The Rules for Bosses
1. Tidings of Joy
Never ask for anything from a subordinate until the last minute. Be sure to make most of your requests are at the end of the day, or, even better, last thing on a Friday. Be sure to use the word “subordinate” a few times during the conversation, so that they know who’s boss.
2. Hat Part I
Neglect to take into account that workers actually have other work to do than what you are giving them, and assume at all times that they are secretly hoarding time to devote entirely and exclusively to you at the drop of a hat.
3. Hat Part II
Wear a hat to the office. No one will ever make fun of you for this.
4. Appropriate Messaging
Constantly tell people how disappointed you are in them, as they love this, and it generally makes them work much harder and more productively.
Assume that the people reporting to you are easily able to work 60 to 70 hours a week and that they have no lives of their own. Ask them if this is in fact the case: “hey, do you have a life? No? I didn’t think so. You don’t look like you have a life. Douchecanoe.” Also, make sure to assume that the extra hours worked above a normal work week are at least as productive as that first 40, as science has pretty much proven that this is true.
6. Sex Politics
Make sure you adequately use your power to enable you to flirt with whoever you choose. Make it sound, at all times, as though you are doing the worker a favour by showering them with attention and praise, while expecting them to respond to your awkward winks, moans and guffaws with childlike wonder.
Understand that it is much much cheaper, more efficient, and better for the company if you wear down the people reporting to you to the point of quitting, and simply replace them with someone new, who you then retrain from scratch. Also, it is incredibly healthy to turnover your team on a regular basis so that you are the only senior person in the group, and therefore indispensable forever.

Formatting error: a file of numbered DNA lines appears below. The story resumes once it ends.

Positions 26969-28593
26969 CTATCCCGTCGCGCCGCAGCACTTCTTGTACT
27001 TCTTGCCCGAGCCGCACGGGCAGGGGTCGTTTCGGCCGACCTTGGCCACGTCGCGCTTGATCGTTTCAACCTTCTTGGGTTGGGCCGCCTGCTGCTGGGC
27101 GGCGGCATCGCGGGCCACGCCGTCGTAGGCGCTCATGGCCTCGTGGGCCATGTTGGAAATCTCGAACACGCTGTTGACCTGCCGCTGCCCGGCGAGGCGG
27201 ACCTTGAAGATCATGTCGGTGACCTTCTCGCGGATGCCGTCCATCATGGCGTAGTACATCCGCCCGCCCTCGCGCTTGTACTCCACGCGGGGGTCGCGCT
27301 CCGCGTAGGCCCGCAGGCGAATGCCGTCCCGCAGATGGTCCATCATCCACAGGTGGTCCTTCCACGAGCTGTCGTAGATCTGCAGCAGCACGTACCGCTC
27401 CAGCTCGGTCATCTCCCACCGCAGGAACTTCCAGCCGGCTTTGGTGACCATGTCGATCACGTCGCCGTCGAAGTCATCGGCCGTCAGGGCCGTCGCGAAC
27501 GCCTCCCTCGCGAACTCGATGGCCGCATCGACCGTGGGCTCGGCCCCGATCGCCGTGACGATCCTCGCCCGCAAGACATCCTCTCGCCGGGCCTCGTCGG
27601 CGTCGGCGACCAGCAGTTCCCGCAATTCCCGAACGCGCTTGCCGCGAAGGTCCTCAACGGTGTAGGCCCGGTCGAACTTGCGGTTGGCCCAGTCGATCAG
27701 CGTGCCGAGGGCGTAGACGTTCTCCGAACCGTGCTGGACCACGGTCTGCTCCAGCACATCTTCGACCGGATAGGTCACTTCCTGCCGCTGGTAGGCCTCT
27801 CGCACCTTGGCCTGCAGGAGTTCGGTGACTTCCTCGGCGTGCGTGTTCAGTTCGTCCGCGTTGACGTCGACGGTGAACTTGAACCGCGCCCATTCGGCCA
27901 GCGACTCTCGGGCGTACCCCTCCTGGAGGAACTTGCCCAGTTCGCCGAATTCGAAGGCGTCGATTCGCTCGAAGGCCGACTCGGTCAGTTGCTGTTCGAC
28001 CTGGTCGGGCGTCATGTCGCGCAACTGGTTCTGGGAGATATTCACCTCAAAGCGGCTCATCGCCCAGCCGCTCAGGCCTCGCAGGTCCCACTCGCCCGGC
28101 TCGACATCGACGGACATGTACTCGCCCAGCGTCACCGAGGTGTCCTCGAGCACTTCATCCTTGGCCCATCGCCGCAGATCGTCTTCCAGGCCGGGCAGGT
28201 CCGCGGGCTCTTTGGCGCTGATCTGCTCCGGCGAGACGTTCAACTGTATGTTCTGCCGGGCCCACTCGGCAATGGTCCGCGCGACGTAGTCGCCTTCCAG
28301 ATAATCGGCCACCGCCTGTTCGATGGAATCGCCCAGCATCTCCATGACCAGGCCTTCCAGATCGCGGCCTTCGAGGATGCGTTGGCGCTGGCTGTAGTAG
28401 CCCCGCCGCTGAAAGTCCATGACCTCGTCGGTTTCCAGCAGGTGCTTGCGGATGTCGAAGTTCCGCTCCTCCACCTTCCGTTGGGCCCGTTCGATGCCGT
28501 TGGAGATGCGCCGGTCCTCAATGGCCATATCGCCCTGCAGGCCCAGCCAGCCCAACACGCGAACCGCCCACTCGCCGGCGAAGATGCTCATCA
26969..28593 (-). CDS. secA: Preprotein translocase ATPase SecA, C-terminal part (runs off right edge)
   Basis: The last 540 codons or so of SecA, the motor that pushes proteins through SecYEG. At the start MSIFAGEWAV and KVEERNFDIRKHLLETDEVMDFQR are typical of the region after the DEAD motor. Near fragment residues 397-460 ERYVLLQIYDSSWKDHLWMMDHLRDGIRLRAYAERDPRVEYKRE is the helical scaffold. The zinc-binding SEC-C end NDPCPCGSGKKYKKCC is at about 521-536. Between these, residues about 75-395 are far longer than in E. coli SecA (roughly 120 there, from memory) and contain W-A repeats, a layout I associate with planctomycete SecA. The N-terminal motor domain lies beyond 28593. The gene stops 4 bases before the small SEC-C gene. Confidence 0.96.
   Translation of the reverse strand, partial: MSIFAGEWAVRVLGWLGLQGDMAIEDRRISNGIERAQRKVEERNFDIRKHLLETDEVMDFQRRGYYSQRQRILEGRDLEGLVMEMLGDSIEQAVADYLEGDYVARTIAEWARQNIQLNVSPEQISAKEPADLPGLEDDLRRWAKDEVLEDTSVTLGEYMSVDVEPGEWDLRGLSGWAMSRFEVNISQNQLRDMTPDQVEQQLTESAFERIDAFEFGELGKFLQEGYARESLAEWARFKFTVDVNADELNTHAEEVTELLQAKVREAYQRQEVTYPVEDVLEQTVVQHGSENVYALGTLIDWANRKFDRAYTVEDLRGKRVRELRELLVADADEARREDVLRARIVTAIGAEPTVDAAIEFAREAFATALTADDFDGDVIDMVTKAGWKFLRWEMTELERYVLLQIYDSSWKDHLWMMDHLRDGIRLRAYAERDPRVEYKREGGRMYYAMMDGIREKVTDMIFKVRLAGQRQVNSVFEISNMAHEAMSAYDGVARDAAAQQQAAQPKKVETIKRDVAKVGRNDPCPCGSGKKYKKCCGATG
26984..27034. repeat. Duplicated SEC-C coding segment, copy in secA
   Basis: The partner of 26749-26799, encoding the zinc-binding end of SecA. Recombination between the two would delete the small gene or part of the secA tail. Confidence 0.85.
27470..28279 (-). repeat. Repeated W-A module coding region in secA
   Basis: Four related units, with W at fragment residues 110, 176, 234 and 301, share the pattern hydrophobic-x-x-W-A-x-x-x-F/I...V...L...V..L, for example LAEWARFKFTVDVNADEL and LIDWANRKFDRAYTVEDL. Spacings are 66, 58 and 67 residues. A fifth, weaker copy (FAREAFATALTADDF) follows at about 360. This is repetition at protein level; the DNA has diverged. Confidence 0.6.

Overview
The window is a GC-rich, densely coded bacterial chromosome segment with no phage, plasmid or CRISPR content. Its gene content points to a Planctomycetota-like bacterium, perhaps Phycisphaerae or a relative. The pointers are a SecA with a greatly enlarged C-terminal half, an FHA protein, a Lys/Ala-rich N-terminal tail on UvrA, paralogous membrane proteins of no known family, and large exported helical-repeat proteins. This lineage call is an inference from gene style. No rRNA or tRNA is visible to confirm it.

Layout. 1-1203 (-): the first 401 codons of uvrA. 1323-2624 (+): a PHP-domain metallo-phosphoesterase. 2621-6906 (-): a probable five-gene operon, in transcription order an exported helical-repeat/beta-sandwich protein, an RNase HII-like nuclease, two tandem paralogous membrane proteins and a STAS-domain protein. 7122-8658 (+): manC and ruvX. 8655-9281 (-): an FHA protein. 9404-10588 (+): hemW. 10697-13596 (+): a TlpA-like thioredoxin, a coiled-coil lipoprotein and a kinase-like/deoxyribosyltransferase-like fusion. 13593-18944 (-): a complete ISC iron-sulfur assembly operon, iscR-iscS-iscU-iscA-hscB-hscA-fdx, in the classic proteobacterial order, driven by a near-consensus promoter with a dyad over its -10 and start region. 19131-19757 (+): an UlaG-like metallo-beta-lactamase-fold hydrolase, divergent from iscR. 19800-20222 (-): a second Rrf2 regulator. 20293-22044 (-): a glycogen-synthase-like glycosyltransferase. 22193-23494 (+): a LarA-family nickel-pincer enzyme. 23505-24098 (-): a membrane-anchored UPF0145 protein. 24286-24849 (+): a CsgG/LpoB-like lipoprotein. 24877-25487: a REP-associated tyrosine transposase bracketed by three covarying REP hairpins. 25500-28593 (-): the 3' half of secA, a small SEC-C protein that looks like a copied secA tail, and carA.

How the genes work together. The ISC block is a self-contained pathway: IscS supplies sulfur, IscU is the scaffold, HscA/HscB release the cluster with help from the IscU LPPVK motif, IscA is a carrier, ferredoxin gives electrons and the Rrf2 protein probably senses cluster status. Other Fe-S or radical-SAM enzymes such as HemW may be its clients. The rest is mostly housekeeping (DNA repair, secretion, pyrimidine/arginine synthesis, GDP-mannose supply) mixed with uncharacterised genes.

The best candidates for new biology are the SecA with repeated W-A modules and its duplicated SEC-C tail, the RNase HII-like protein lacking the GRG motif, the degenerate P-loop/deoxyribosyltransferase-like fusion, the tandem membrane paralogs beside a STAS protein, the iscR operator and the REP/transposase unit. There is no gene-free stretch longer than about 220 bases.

8. The Lunch Rush
When ordering in sandwiches for a lunch meeting, make sure you order as much pig-product as you can, because all those rumours about Muslim and Jewish co-workers is surely a myth. Before the meal starts, ask for a prayer circle and proceed to talk about the love Jesus had for ham. Oh wait…
9. But That’s How I Had It
Make sure as a supervisor that you are equally abusive and unreasonable to the people reporting to you as your own supervisor was to you; alternately, make sure that as a supervisor, you act in a manner that you never would outside of the workplace. Another way of thinking about this is to hoard up all the evil thoughts you have ever had and save them for the moment you enter your workplace, first snarling at the secretary and then kicking the photocopier as you proceed to ream out the first person who walks into your office with a set of expletives that further wilt the near-dead plants you keep on your window ledge.
10. Kids These Days
As a supervisor, make sure that you expect a new hire fresh out of school to instantaneously know exactly what you have learned over a decade or two in the workplace; alternately, make sure that you misconstrue the bulk of your own experience as being indicative of how much smarter you are than people coming out of school these days.
11. Kids These Days: The Sequel
Make sure at all times that you assume people coming out of school are identical to how they always were, and that they could not possibly have different priorities or interests that you have to take into account; alternately, assume that you can institute policies or provide supervision that will never be affected by societal shifts in the workplace, for you are an island. Repeat. You are an island in time and space, not affected by either, and your memories of the way it was are far more important than some trivial thing called reality.
12. Employee Growth Trajectory